This headlong rush into AI has prompted some of the world’s great minds to acknowledge the inevitability of advanced AI and to go so far as to warn against possible catastrophe. Physicist Dr. Stephen Hawking warned that unbridled AI development “could spell the end of the human race.” As recently as July 2017, tech innovator Elon Musk rattled leaders at the U.S. National Governors Association meeting, when he identified AI as the “biggest risk that we face as a civilization.”
Since January 2017, over 4,600 of the top experts in the AI, robotics, and other scientific fields, to include Google’s DeepMind founder, Demis Hassabis, IMB Watson Chief Scientist Grady Booch, Elon Musk, and (the now-late) Stephen Hawking signed an open letter, as part of the Future of Life Institute’s Asilomar AI Principles. In it, they acknowledge AI’s potential and advocate a framework to guide its safe development.
Pragmatically, these warnings and frameworks will do little to prevent AI’s militarization. The rewards of being first at this are too great, and the risks of being second are too severe to forestall it. It is an arms race, like it or not.
Just as industrialization and mechanization changed the fundamental character of civilization and warfare, and overwhelmingly advantaged the side that was first to exploit such advances, breakthrough AI could yield similar (if not exponentially greater) effects.
Five-time Hugo Award winning author, mathematician, and futurist Vernor Vinge cautioned in 1993 that if technological achievement of a “singularity” is possible – that point at which greater-than-human intelligence drives runaway progress, models are discarded, and a new reality rules – then that singularity will certainly happen:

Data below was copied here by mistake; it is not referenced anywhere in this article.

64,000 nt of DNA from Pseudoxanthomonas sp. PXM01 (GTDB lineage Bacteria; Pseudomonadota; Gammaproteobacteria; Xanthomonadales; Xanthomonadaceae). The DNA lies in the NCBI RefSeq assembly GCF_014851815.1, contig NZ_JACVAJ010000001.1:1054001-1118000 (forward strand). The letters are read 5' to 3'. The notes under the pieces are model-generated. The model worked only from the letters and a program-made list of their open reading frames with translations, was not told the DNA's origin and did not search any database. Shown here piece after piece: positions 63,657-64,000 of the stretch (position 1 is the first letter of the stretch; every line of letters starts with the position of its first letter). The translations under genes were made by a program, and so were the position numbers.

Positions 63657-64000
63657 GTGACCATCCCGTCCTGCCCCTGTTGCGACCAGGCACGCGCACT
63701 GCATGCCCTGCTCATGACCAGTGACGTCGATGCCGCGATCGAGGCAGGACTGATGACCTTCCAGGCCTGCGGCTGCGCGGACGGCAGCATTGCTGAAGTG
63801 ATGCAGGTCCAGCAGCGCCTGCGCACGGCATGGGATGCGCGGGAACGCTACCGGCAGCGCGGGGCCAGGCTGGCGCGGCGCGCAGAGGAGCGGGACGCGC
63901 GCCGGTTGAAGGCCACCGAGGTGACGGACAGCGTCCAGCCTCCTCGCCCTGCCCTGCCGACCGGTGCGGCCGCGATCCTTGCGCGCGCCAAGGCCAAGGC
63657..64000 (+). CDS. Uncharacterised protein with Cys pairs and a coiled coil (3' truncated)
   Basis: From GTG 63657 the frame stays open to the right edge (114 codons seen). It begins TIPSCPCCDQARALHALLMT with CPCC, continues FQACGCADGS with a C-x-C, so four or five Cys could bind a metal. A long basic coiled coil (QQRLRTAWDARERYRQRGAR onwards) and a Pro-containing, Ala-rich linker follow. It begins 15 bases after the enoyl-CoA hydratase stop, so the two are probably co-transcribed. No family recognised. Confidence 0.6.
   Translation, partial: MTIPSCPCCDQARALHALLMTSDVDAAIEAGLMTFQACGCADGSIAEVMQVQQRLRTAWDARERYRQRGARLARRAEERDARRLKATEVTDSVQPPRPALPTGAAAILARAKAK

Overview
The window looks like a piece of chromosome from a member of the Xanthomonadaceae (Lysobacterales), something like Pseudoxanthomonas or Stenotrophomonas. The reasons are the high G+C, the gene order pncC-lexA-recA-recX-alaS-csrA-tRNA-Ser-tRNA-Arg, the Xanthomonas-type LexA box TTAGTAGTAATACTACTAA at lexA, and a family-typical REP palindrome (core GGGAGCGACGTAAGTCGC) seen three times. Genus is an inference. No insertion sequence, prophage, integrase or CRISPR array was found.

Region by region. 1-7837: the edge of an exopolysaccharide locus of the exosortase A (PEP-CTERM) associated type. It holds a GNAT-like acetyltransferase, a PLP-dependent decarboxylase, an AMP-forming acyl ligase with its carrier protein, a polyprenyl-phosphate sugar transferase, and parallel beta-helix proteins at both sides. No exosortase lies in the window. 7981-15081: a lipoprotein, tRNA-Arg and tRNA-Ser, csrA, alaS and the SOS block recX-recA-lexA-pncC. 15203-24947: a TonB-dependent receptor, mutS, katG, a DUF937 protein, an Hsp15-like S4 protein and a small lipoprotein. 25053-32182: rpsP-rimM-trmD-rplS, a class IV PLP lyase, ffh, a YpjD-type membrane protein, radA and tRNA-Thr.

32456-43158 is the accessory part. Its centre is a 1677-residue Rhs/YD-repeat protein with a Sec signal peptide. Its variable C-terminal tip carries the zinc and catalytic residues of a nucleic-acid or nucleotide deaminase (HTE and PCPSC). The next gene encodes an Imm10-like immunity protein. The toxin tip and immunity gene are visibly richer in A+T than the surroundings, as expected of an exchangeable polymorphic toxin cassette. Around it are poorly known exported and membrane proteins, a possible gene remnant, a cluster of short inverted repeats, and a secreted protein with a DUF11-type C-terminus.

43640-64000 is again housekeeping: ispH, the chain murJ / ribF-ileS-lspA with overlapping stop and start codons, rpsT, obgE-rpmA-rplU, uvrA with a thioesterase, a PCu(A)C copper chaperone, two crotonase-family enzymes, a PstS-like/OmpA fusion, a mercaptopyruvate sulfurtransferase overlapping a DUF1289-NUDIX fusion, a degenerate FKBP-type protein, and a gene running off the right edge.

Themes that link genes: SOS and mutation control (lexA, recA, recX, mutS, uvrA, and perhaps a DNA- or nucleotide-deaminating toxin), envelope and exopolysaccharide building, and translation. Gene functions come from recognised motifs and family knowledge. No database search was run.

Even if all the governments of the world were to understand the “threat” and be in deadly fear of it, progress toward the goal would continue…In fact, the competitive advantage — economic, military, even artistic — of every advance in automation is so compelling that passing laws, or having customs, that forbid such things merely assures that someone else will get them first.
It’s not a matter of “if” AI will predominate, but “when” – and in what form.
Artificial Intelligence – and the human-computer interfaces that Vinge terms intelligence amplification (IA) – offer the Army opportunities for leap-ahead offsets over potential competitors. While advantages in physical domains may be brief and few, sustainable decisive advantages could be gained in the cognitive domain – that boundary-free area of the battlefield which involves knowing, predicting, and deciding.
Though not a domain in the strictest doctrinal sense, the cognitive dimension of human (and artificial or amplified) intelligence and organizational perception is an arena ripe for exploitation in future conflict. With it, individuals, teams, units, and the entire force could operate far more cognitively-connected than today – almost as a single organism. There is great potential for common understanding, collective decision making, and unified anticipatory action.
Unlike the physical domains, dominance in the cognitive domain is less vulnerable to asymmetric offset. Adversaries may try to keep each other from gaining knowledge, but offsetting an already-achieved advantage is hard, because knowledge isn’t fungible – you either know something or you don’t.